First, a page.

“Grades that he got from 25 years ago will not reflect how well he can lead the country.”[7]

Bumatay has also donated to the campaigns of Bush in 2003 and Romney in 2011 and 2012.[8]

Overall Assessment

The White House and California’s Democratic Senators have already had some public clashes over the three California Ninth Circuit nominees confirmed so far.  They are similarly clashing over Bumatay.  Nevertheless, at a time when partisanship on judicial nominees has reached an all-time high, it may be sufficient for Republican senators that Bumatay is a Republican nominated by Trump, which should lead to his confirmation.


[1] See Rioseco v. Gamco Asset Mgmt., Inc., No. 15862/10 (N.Y. Super. Ct., Westchester Cty., Comm. Div. Sept. 23, 2011).

[2] See United States v. Valdez-Medina, 15CR0336-JAH (S.D. Cal. Nov. 22, 2016); United States v. Cedeno-Cedeno, 14CR3305-L (S.D. Cal. Aug. 23-30, 2016).

[3] United States v. Zakov, 14CR2363-AJB (S.D. Cal. Sept. 29, 2015).

[4] Hyorim Suh, Yale Profs Debate Affirmative Action With Harvard Teachers, Yale Daily News, Oct. 12, 1999.

[5] See id.

[6] Perry Bacon, Yale Students Hit the Campaign Trail in New Hampshire, Yale Daily News, Oct. 25, 1999.

[7] Brigitte Greenberg, Magazine Publishes Bush’s Alleged Grades, Associated Press, Nov. 10, 1999.

Judge Danielle Hunsaker – Nominee to the U.S. Court of Appeals for the Ninth Circuit

Last July, Ryan Bounds became a first appellate nominee to be rejected due to lack of majority support since the enactment of the nuclear option in 2013.  Bounds faced particular opposition due to the lack of support from his home-state senators.  With the senators in support of the newest candidate to that seat, Judge Danielle Hunsaker will likely be confirmed comfortably.

Background

Hunsaker was born Danielle Jo Forrest in 1977 in Roseburg, OR.  Hunsaker received her B.A. from the University of Idaho in 2001 and a J.D. from the University of Idaho Law School summa cum laude in 2004.[1]  After graduating from law school, Hunsaker clerked for Judge Paul Kelly on the U.S. Court of Appeals for the Tenth Circuit, Judge Michael Mosman on the U.S. District Court for the District of Oregon, and for Judge Diarmund O’Scannlain on the U.S. Court of Appeals for the Ninth Circuit.[2]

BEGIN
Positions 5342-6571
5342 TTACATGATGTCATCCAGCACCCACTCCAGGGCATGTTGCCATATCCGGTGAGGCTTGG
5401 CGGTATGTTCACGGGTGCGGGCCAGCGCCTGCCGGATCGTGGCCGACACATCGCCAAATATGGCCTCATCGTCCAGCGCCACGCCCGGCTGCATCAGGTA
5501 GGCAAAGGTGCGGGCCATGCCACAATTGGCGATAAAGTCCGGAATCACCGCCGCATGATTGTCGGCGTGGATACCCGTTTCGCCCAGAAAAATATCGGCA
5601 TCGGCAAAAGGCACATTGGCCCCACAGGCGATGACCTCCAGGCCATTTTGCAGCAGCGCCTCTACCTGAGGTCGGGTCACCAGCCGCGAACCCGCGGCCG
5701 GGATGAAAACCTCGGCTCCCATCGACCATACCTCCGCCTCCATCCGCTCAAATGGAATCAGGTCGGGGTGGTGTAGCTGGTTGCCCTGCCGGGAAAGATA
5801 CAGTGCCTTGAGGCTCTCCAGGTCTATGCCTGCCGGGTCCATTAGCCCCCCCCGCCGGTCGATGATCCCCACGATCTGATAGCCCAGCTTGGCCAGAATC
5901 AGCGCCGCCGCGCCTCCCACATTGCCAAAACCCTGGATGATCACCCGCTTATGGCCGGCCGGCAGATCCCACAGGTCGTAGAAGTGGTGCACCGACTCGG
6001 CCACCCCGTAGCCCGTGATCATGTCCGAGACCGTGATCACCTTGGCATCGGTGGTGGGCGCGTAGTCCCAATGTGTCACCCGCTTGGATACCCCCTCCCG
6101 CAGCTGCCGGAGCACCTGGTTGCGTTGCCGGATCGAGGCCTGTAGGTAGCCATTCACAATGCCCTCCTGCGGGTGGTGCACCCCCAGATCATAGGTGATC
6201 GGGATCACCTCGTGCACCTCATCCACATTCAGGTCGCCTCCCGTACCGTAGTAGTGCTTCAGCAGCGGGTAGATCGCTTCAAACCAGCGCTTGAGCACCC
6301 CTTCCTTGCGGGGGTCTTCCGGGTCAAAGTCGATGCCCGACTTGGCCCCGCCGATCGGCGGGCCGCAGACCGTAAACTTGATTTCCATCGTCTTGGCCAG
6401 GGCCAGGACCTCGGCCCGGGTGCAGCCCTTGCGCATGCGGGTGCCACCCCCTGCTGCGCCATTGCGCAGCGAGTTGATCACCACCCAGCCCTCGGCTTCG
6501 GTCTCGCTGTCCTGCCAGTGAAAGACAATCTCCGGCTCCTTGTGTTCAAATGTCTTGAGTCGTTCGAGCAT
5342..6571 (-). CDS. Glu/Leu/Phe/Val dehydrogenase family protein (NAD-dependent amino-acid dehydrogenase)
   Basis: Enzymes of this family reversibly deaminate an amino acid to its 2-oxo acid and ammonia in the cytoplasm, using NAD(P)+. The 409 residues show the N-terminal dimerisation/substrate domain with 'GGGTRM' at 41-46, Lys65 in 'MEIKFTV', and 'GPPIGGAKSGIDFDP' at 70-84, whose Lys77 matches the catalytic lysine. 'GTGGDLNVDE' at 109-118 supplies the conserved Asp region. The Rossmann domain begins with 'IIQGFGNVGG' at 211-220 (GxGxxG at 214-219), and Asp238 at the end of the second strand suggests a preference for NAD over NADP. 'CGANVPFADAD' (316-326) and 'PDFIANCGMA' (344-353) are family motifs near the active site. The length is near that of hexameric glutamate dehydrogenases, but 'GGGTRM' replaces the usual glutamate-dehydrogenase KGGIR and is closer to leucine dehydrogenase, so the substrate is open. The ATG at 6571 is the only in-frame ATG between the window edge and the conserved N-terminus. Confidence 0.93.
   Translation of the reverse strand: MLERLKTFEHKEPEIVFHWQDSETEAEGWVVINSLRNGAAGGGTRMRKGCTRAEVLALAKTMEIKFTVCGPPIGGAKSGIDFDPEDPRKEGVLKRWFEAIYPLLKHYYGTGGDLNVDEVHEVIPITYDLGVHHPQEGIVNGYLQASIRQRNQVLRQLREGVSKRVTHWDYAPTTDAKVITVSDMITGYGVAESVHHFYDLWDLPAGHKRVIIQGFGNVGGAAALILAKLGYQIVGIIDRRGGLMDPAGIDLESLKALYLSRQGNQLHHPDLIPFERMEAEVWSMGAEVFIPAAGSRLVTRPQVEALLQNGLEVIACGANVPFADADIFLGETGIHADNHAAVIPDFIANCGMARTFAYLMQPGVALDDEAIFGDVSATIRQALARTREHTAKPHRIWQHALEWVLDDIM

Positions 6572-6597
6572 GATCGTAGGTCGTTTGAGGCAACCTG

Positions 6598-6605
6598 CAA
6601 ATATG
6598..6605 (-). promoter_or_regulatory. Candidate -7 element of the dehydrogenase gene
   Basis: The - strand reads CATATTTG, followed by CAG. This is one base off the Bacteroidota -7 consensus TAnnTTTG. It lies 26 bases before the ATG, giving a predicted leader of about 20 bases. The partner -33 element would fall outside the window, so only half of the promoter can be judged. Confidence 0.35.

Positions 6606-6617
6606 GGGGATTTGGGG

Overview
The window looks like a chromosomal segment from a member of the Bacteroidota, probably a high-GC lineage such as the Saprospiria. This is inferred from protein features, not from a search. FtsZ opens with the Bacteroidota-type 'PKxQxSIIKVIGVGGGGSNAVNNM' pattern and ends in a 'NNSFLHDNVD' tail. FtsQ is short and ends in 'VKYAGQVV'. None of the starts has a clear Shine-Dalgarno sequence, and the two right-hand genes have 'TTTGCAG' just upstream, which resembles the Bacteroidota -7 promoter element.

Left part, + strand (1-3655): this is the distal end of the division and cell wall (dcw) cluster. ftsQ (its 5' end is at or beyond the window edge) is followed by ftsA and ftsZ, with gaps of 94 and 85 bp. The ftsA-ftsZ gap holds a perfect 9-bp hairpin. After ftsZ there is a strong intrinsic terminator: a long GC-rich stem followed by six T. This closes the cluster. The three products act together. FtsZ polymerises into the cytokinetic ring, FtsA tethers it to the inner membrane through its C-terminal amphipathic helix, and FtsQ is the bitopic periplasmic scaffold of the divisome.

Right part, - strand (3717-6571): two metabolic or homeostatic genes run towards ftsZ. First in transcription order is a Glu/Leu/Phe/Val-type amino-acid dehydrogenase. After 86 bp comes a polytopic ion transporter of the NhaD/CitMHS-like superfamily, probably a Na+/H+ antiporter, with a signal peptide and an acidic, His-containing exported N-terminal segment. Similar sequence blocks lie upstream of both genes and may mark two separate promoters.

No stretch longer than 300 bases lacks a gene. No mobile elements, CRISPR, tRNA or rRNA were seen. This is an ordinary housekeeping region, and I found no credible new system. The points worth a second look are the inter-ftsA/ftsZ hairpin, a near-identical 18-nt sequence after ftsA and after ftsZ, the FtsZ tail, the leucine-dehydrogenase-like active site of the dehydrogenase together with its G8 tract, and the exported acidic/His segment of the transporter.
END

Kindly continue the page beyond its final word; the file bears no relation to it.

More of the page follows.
After her clerkships, Hunsaker joined Stoel Rives LLP in Portand as a Litigation Associate, and moved after a year to Larkins Vacura Keyser LLP, where she became a Partner in 2014.[3]  In 2017, Hunsaker was nominated by Gov. Kate Brown to the Washington County Circuit Court, where she currently serves.

History of the Seat

Hunsaker has been nominated to an Oregon seat on the U.S. Court of Appeals for the Ninth Circuit.  This seat opened on December 31, 2016 with O’Scannlain’s move to senior status.  In 2017, Oregon attorney Ryan Bounds was recommended for the judge vacancy by U.S. Rep. Greg Walden (R – Or.), whose chief of staff is Bounds’ sister.  Oregon’s two Democratic senators, Ron Wyden and Jeff Merkley offered Oregon District Judge Marco A. Hernandez as a potential nominee to the White House.  However, the White House nominated Bounds on September 7, 2017.

In response, both Wyden and Merkley declined to return blue slips on Bounds, noting, in a letter to White House Counsel Don McGahn, that Bounds had not been approved by the state’s bipartisan judicial selection committee as of his nomination date, and that they had not been adequately consulted.  McGahn disputed the lack of consultation and instead criticized the senators for not engaging with or vetting Bounds for several months after his name was first proposed.  Nonetheless, the Senate Judiciary Committee processed Bounds’ nomination.  However, the nomination failed on the Senate floor when Sen. Tim Scott announced his opposition based on writings from Bounds’ past that contained racially fraught statements.[4]

For her part, Hunsaker had applied for the vacancy with Democratic Sen. Ron Wyden.[5]  She interviewed with the White House in January 2018 (while Bounds was already the nominee) and again in July 2018 (after the defeat of Bounds’ nomination).  In June 2019, Hunsaker reapplied with Wyden and was selected as one of four finalists by Oregon’s Democratic Senators.[6]  Hunsaker’s nomination was subsequently announced by the White House.

Legal Experience

Before joining the bench, Hunsaker worked primarily as a commercial civil litigator.  Hunsaker notably represented the rideshare company Lyft in a suit to keep information on riders and drivers collected by Seattle regulators secret from access to media companies.[7]  She also represented investors in derivative actions and similar suits.  Furthermore, Hunsaker represented a prisoner injured in an excessive force claim against the guards who injured him.[8]

Jurisprudence

Hunsaker has spent the last two years serving as a circuit judge in Oregon, where she presides over criminal and civil cases on the trial level.  In this role, Hunsaker has presided over approximately 23 jury trials.  Among her more prominent cases, Hunsaker acquitted parents of a baby testing positive for methamphetamine of child abuse, ruling that the state had failed to prove the “knowing” element of child abuse.[9]

Writings